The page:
Soft versus sharp. Jagged versus smooth. Playful versus serious.
The work of Canadian choreographer Aszure Barton and LA dance impresario Jacob Jonas could not be more different.
But at the Ford Amphitheatre earlier this August, their juxtaposition—Aszure Barton’s “Awáa” on August 18 and Jonas’ “On Me” on August 19 — was complementary.
Barton’s “Awáa” — the choreographer’s first piece shown in Los Angeles since the choreographer moved to the city — begins in a warm and familiar place, under the rays of the sun, or perhaps in the glow of a growing womb.
Dancer William Briscoe appears like a sun worshipper in front of a glowing red orb — his outstretched arms reverently cupping this source of light, his silhouette appearing like the first signs of life in a fertilized ovum.
From a reverent devotee of Aten to a teetering toddler finding his footing on newfound legs, Briscoe goes on a figurative journey from conception to birth in a matter of microseconds, but once he makes the transition, we’re fully immersed in Barton’s sinuous and liquid choreography — as complex and complicated as the vagaries of the human heart, which “Awáa” also explores.
Lara Barclay and Tobin Del Cuore make a compelling couple (perhaps the parents of little Briscoe) throughout the evening-length work. Beginning on the ground in one duet, they slowly work their way up to standing, as if illustrating the evolution of a relationship in reverse. Their intimate snuggle on the floor — reminiscent of a couple of wound up in morning-after sheets — rewinds to hesitant handholding, the kind that might happen on a first date.
Their relationship moves from familiar to strange, but also ascends to spectacular heights. The pair repeats a stunning sequence in each of their duets. Del Cuore balances Barclay on his thighs and lifts her up, as she extends her arm toward the sky — her hand aspiring to touch the stars.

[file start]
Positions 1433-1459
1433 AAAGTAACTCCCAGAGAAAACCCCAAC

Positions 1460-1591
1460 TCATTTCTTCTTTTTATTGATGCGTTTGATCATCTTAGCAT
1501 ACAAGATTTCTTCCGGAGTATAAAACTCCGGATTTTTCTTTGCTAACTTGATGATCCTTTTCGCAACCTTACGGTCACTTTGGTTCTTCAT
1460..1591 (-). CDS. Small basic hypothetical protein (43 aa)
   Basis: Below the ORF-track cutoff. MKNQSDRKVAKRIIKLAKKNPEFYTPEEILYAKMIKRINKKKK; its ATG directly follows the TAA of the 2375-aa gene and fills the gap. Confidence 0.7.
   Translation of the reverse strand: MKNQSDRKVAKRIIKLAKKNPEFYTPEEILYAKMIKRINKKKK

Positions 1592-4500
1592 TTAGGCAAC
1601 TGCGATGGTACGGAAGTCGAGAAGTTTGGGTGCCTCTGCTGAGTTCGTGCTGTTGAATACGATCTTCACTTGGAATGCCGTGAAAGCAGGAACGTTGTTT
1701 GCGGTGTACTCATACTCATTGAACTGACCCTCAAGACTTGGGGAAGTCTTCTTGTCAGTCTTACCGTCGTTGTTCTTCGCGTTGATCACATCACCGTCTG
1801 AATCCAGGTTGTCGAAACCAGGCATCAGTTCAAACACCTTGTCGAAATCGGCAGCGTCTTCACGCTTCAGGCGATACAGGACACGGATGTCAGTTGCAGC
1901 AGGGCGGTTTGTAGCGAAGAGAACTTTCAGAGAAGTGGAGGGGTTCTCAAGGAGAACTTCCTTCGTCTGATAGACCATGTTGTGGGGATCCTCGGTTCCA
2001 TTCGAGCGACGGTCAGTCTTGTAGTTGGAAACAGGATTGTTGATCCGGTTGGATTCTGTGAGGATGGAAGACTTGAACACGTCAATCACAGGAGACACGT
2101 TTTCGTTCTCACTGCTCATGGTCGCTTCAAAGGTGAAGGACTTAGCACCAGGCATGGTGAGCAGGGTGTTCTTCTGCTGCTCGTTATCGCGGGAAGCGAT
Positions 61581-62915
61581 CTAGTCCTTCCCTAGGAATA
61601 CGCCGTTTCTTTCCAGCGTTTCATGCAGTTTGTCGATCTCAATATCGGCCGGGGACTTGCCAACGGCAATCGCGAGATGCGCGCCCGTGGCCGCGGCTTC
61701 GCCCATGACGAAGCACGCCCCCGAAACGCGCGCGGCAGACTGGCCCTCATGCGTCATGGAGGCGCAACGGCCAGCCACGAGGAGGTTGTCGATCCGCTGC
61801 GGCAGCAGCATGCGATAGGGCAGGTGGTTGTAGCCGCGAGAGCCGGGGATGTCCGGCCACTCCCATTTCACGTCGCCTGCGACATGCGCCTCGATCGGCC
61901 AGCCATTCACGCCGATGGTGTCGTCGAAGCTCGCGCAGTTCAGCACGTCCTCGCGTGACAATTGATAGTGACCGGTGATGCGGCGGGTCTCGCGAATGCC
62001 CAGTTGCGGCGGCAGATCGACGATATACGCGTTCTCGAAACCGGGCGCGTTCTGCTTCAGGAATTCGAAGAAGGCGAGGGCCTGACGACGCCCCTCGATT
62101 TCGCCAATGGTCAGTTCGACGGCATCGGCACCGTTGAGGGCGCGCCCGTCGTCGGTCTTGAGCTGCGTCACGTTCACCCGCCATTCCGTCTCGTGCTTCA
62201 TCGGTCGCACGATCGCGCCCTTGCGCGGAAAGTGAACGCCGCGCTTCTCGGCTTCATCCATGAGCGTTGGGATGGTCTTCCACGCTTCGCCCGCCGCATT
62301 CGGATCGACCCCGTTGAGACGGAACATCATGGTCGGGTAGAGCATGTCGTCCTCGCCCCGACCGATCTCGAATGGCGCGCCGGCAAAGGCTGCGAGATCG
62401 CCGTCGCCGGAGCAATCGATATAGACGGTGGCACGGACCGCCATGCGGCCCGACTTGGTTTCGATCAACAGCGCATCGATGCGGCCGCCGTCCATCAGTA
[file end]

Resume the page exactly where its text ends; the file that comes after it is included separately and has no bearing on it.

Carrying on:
Then by some miraculous maneuvering Del Cuore is able to turn Barclay over and place her precisely on the floor — one foot touching the ground, the other flicked behind her, like Hermes circling the Earth with one strident finishing kick behind him.
But “Awáa” has a down-to-earth side, as well as a celestial one. William Briscoe and Jonathan Alsberry make for a charming pair of twins, who scuttle about Barclay and cling to her breast. And you know a dance party is on when the ensemble brings out a bevy of big and buoyant balloons. Then Briscoe, Alsberry and Kurt Douglas break out into a Beyonce-esque dance trio of shimmies, Voguing and pretending to dance in high heels. Curtis MacDonald and Lev Ljova Zhurbin’s percussive rhythm— filled with the sounds of playful sloshes, splashes and gurgles — carries them through.
But the most striking chord of “Awáa” is its simplest. When Barclay picks up Briscoe at the dance’s end and carries him off into the glow of that luminescent orb, it’s a heart-melting reminder that the umbilical bond between mother and child may last far beyond the womb.
If “Awáa” emanates the warmth and love of a mother’s embrace, then Jonas’ “On Me,” which made its debut at the Ford, is a meditation on the struggle of finding your way in a cold, high-pressure world.
Canadian-based composer Tim Hecker’s electronic score roils the air, like a sonic roar scrapping across the Arctic tundra.
But Jonas’ ensemble doesn’t flinch under this abrasive soundscape — their minds and bodies concentrated on the stunts ahead — explosive flips, scissor-sharp kicks and balances that never quiver or shake.
Perched on bent backs and prowed hips, one dancer looks like Galatea incarnate, others appear like abstract architectural elements — human cantilevers or pagodas.
Even when performing the most exacting moves or expressions of stillness, the dancers maintain a Zen-like calm, never wavering from their commitment to the work and its taxing — even violent — feats.
Punches and pushes look almost real, executed with force and ferocity. Oft times a single dancer is picked out for punishment — pushed down to her knees with a violent shove or pounced upon by the menacing mob of dancers. If one dancer steps out of line, the rest quickly act to suppress him — even if that means crushing him.
At the piece’s start, the dancers form a dog pile on top of break dancer Jacob “Kujo” Lyons again and again. Even when he explosively spins on his head or thrashes his legs around, he cannot seem to get the relentless horde off his back.
The idiom “carrying the weight of the world on one’s shoulders” may be translated too literally here, but it does create a striking image — a Gordian knot of limbs and legs and bodies — a beautiful mess. And a reminder that we’re only human…wonderfully so.